Now that the new Sherman High School construction is underway, thoughts can turn to a new stadium for the school district. The opening of such a facility – if it happens – is still in the future, of course, but it’s never too soon to begin planning.
The need is based on the age and condition of the current Bearcat Stadium; it is 80 years old having been built by the Works Progress Administration (the WPA of the 1930s New Deal). It has been renovated several times over the years, but there is only so much one can do for the quaint landmark. The size just doesn’t allow for what is needed in today’s high school environment. The locker rooms alone leave much to be desired.
Another factor is the widening of US 75 through Sherman. The stadium is situated alongside the east service road, which is the likely side that will be used to ‘widen’ this US highway. Recently, TxDOT began plans for renovation of the overhead walkway across the highway. The walkway is next to the stadium, so the reality of that ‘real estate’ the stadium lies on is beginning to take shape; and there apparently is no room for it in the plans. The SISD stadium will need to be somewhere else in the city.
Of course, any citizenry wants a ‘showpiece’ for its school district, but what will it look like? What will be the cost? When will the bond be called? Will enough people want this and to what extent? These and other questions are beginning to find voice as the future slowly takes shape in our part of the world. Yes, it is years off, but to get there, one must plan accordingly. The better the plans now, the better the facility will be then.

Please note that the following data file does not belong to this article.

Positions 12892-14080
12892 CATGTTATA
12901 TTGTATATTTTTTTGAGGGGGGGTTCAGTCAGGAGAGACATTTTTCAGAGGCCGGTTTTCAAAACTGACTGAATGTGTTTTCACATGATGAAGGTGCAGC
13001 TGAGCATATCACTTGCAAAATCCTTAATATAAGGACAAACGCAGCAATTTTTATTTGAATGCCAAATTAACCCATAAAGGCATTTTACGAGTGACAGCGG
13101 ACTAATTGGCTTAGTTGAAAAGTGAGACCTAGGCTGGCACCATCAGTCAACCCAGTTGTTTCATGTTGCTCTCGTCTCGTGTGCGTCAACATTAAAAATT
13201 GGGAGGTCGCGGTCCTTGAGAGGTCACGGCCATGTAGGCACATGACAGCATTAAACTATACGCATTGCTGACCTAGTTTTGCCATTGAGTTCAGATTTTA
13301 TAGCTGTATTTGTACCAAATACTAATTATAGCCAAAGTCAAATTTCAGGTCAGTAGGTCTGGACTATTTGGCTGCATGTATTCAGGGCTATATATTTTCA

I had the opportunity to be at the opening of the new McKinney ISD Stadium Aug. 30. The inaugural game was McKinney High School vs. McKinney North High School on that hot summer evening. Yet, the heat didn’t deter a packed house of almost 12,000 people who came to see what $70 million would buy. The stadium is second in Texas only to Katy (Houston) ISD’s $72 million facility. Of course, you’ll remember Allen’s $60 million stadium down the road, which opened a few years ago; and there are others in the $40-$50 million range around the state.
I know that Sherman’s size and population doesn’t warrant such a price tag, but it is interesting and informative to see what is happening right now in the high school stadium biz in Texas. Perhaps, we can learn from McKinney and others what is good and needed in a stadium and then, work to afford it. First, some basics: the McKinney ISD Stadium is almost 142,000 square feet and has 6,000 seats on each side (none in the end zones, which I think is good!) It has artificial turf, naturally; and the video board, which is situated in the north end zone, is 50 feet by 30 feet. There are three 50 yard ribbon boards as well.
There are two home and two visitor locker rooms with a laundry on each side; several team meeting rooms; and two major concession stands. The three level sound proof pressbox has facilities for broadcast and print media among other rooms. There is a sound system throughout the stadium including restrooms and concession; home and visitor spirit stores; handicap seating, Wifi and television monitors throughout. Drones feed the video board streaming content during the game—Cool! The VIP catered suite is on the 50 yard line and is simply awesome! The atmosphere outside the stadium can be anything you want it to be-vendors galore- and food to boot. Wow!